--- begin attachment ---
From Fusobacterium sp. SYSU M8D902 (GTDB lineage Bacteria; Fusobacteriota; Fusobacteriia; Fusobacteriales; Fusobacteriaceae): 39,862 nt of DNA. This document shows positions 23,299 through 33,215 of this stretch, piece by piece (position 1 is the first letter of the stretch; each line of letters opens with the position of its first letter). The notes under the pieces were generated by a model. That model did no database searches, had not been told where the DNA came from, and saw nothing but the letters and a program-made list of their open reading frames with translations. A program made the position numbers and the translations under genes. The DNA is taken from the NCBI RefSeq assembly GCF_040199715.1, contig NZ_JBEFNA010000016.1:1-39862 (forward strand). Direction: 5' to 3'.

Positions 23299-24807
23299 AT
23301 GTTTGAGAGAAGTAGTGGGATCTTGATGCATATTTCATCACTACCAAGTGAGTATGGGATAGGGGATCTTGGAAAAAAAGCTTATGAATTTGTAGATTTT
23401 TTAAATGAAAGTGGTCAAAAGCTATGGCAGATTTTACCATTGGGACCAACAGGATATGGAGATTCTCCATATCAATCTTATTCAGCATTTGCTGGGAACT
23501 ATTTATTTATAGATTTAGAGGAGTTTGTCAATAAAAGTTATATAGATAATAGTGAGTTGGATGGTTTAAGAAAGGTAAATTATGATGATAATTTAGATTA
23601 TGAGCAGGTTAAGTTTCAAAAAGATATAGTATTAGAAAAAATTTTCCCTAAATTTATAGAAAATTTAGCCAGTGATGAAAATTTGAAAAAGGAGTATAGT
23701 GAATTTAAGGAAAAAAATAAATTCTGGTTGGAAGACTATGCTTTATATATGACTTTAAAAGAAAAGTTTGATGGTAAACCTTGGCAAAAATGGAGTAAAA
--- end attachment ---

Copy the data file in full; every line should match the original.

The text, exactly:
From Fusobacterium sp. SYSU M8D902 (GTDB lineage Bacteria; Fusobacteriota; Fusobacteriia; Fusobacteriales; Fusobacteriaceae): 39,862 nt of DNA. This document shows positions 23,299 through 33,215 of this stretch, piece by piece (position 1 is the first letter of the stretch; each line of letters opens with the position of its first letter). The notes under the pieces were generated by a model. That model did no database searches, had not been told where the DNA came from, and saw nothing but the letters and a program-made list of their open reading frames with translations. A program made the position numbers and the translations under genes. The DNA is taken from the NCBI RefSeq assembly GCF_040199715.1, contig NZ_JBEFNA010000016.1:1-39862 (forward strand). Direction: 5' to 3'.

Positions 23299-24807
23299 AT
23301 GTTTGAGAGAAGTAGTGGGATCTTGATGCATATTTCATCACTACCAAGTGAGTATGGGATAGGGGATCTTGGAAAAAAAGCTTATGAATTTGTAGATTTT
23401 TTAAATGAAAGTGGTCAAAAGCTATGGCAGATTTTACCATTGGGACCAACAGGATATGGAGATTCTCCATATCAATCTTATTCAGCATTTGCTGGGAACT
23501 ATTTATTTATAGATTTAGAGGAGTTTGTCAATAAAAGTTATATAGATAATAGTGAGTTGGATGGTTTAAGAAAGGTAAATTATGATGATAATTTAGATTA
23601 TGAGCAGGTTAAGTTTCAAAAAGATATAGTATTAGAAAAAATTTTCCCTAAATTTATAGAAAATTTAGCCAGTGATGAAAATTTGAAAAAGGAGTATAGT
23701 GAATTTAAGGAAAAAAATAAATTCTGGTTGGAAGACTATGCTTTATATATGACTTTAAAAGAAAAGTTTGATGGTAAACCTTGGCAAAAATGGAGTAAAA